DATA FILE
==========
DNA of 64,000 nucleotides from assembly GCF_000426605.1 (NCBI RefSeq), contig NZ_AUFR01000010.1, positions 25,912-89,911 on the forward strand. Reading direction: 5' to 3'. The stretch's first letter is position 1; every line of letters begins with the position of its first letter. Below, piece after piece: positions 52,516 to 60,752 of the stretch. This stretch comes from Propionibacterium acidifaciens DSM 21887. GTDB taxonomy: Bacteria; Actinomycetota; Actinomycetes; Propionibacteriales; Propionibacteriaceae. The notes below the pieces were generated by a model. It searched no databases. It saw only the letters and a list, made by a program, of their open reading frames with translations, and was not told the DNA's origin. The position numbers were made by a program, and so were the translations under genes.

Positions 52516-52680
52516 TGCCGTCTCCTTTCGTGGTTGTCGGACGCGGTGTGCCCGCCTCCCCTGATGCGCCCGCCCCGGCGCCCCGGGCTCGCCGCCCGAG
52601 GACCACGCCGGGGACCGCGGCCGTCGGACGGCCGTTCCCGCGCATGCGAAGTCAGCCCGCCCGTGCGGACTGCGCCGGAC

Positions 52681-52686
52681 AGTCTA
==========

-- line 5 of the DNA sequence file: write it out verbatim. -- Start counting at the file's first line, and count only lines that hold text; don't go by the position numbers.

Positions 52681-52686